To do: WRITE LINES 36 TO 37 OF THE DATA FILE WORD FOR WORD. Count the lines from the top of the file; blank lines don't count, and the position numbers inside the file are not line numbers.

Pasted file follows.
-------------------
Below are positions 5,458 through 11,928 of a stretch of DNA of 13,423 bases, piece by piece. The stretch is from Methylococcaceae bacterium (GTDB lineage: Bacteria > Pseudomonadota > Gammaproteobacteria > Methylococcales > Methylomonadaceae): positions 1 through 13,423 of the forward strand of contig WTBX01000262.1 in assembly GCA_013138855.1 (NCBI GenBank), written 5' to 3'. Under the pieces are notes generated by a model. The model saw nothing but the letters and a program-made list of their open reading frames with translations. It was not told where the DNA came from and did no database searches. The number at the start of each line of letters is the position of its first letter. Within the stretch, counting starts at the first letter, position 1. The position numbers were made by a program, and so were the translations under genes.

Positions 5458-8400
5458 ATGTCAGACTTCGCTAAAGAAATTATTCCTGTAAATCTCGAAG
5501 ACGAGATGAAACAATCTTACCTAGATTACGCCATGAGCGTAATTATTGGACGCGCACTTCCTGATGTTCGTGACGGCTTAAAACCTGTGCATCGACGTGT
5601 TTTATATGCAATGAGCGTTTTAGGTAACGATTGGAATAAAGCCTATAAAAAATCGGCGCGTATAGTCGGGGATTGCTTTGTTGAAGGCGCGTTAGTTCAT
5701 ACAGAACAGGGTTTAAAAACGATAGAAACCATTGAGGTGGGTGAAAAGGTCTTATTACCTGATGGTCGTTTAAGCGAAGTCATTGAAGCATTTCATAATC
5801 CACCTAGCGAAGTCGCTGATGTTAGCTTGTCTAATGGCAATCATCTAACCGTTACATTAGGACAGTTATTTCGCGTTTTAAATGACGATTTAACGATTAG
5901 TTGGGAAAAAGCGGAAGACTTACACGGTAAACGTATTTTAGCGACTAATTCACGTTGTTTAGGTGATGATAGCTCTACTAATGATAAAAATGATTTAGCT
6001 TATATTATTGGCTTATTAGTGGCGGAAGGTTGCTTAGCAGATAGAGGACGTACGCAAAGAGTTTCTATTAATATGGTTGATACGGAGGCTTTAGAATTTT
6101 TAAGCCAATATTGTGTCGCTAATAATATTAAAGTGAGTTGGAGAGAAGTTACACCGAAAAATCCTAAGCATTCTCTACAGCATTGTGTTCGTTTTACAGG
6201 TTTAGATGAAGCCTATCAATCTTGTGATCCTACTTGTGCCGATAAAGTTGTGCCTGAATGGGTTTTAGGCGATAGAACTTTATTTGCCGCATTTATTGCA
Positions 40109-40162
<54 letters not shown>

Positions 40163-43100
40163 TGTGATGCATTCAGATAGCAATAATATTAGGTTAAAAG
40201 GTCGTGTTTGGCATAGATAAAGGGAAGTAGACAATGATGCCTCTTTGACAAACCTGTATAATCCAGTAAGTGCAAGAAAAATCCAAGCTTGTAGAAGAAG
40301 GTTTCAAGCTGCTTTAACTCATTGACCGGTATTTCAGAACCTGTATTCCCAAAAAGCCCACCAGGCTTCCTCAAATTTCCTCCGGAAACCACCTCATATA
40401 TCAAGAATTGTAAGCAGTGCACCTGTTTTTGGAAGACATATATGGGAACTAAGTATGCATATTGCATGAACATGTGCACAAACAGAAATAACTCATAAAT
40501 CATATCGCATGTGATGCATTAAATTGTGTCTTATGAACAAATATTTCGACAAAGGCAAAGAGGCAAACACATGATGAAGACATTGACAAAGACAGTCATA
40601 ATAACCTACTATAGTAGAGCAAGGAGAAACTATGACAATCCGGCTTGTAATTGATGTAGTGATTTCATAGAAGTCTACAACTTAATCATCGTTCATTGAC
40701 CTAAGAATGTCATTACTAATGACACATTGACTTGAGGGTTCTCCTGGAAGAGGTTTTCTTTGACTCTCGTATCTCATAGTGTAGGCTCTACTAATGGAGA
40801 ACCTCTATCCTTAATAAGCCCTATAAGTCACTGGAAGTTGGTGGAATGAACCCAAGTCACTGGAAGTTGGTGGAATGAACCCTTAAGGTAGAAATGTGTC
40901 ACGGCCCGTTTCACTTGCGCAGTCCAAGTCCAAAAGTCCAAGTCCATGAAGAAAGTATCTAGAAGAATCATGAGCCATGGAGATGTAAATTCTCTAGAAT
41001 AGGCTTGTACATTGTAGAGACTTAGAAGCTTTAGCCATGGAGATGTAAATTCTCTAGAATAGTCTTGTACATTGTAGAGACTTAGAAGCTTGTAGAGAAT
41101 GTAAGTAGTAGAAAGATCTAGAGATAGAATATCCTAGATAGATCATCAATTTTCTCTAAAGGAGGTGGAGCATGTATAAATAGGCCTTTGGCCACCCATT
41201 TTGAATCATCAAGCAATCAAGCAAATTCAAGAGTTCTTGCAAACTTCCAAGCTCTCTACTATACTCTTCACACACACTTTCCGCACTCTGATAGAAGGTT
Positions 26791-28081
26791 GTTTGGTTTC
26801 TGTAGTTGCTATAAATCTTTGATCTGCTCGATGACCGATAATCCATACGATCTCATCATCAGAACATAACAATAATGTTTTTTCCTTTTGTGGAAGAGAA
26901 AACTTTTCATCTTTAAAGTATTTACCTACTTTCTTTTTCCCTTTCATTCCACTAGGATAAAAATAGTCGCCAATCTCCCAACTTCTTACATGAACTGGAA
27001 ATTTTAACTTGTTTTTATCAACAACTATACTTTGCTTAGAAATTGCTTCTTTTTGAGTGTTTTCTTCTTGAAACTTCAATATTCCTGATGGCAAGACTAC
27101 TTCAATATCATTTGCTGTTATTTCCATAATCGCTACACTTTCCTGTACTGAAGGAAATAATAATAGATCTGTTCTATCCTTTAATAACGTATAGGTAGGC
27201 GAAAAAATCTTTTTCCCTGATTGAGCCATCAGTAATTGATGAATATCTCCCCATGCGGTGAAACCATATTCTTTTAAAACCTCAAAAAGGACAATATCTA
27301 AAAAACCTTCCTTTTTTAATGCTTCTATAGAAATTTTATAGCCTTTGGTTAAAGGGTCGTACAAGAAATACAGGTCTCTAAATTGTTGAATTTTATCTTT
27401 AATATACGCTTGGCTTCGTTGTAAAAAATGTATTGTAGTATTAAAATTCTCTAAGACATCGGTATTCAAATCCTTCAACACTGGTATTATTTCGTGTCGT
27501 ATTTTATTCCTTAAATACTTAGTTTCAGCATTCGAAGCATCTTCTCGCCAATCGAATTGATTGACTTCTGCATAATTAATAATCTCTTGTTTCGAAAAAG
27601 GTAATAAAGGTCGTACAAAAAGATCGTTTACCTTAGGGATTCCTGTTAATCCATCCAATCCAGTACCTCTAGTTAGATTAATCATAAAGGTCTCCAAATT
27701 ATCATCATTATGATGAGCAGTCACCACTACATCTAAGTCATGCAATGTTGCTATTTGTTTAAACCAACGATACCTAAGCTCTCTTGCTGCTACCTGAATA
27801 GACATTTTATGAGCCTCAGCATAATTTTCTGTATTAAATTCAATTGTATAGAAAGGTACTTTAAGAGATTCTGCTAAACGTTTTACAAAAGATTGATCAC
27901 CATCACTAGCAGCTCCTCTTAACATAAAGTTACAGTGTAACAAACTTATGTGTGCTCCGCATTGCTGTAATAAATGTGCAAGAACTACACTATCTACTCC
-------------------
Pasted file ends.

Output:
27501 ATTTTATTCCTTAAATACTTAGTTTCAGCATTCGAAGCATCTTCTCGCCAATCGAATTGATTGACTTCTGCATAATTAATAATCTCTTGTTTCGAAAAAG
27601 GTAATAAAGGTCGTACAAAAAGATCGTTTACCTTAGGGATTCCTGTTAATCCATCCAATCCAGTACCTCTAGTTAGATTAATCATAAAGGTCTCCAAATT